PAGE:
Panelists:

  • Jens Danzeglocke, Space Administration & Earth Observation, German Aerospace Center (DLR)
  • Franck Ranera, Strategic Partner Development Manager, Serco
  • Philippe Campenon, Government Sales, Planet Labs
  • Moderator: Annett Wania, Innovation Project Manager, Planet Labs

The event will take... read more

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Having reliable and timely population distribution data can make a life or death difference for individuals facing crises or living in conflict-ridden regions. These data are also essential for development decision-making and planning and for monitoring progress towards the UN Sustainable Development Goals (SDGs) established by the international community. We need to know where people are located, what conditions they are facing, what infrastructure is available, and what basic services they can access. We also need to ensure that no one is left off the map in pursuit of meeting the SDGs. 

Gridded population data, which often use remote sensing inputs to improve the spatial allocation of population within a country, are vital for all these purposes. Together with the  growing variety of applications that require spatial population data, there is now a bewildering array of population grids, and users need to know which ones are most suitable for their applications.

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Data Source

Population Density Map. Image: Facebook Connectivity
Publishing institution: Facebook Connectivity Lab, Center for International Earth Science Information Network (CIESIN) - Columbia University
Facebook Connectivity Lab in collaboration with the Center for International Earth Science Information Network (CIESIN) at Colombia University combines machine vision AI with satellite imagery and census information to create population density maps. With the integration of demographic information, specifically related to age and gender, these maps collectively provide information on both the location and the demographic of a population in a certain country. The population density maps cover the majority of countries around the world.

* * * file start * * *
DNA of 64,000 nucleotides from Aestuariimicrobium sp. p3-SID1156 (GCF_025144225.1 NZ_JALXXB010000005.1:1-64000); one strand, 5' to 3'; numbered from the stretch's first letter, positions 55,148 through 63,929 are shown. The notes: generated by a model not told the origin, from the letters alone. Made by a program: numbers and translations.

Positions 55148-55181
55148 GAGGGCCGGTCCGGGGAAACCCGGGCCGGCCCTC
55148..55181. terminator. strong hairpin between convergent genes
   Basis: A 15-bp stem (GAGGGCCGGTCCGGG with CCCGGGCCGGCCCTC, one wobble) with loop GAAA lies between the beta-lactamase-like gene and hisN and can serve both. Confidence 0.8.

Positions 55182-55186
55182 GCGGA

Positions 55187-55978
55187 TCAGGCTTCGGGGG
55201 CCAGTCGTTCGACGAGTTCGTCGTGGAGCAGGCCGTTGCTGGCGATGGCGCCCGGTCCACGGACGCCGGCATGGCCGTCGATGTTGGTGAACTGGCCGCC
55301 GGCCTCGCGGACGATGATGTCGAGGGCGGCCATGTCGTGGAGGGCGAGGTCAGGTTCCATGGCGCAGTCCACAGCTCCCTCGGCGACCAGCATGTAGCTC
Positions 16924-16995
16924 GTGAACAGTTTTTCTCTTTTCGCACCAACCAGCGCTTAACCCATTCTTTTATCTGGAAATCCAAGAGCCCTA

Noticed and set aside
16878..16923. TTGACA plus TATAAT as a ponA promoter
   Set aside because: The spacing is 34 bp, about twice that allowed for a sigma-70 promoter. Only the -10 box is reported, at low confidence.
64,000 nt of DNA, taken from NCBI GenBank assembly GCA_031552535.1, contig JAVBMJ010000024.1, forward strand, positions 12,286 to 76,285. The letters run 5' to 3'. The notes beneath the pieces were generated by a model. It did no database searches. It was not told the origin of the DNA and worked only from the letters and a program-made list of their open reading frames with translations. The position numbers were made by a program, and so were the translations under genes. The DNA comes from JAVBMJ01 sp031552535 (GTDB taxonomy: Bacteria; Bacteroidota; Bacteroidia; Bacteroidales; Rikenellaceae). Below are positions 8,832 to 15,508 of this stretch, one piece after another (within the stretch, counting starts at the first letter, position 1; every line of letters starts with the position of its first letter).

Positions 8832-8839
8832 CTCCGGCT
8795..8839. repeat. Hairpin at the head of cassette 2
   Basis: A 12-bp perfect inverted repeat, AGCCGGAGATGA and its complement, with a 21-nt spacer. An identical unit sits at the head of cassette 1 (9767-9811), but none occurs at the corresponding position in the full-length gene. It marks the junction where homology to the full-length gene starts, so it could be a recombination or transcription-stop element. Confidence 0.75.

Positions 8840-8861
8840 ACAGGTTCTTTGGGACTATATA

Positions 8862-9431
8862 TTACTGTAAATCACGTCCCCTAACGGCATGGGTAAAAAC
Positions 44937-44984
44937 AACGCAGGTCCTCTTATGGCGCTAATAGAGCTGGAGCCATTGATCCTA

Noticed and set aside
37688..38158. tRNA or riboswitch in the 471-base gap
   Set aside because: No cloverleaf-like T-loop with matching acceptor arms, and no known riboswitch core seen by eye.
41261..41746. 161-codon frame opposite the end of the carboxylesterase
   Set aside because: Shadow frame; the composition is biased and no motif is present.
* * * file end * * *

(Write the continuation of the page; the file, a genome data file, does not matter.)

Population Density Map. Image: Facebook Connectivity
Publishing institution: Facebook Connectivity Lab, Center for International Earth Science Information Network (CIESIN) - Columbia University
Facebook Connectivity Lab in collaboration with the Center for International Earth Science Information Network (CIESIN) at Colombia University combines machine vision AI with satellite imagery and census information to create population density maps. With the integration of demographic information, specifically related to age and gender, these maps collectively provide information on both the location and the demographic of a population in a certain country. The population density maps cover the majority of countries around the world.

News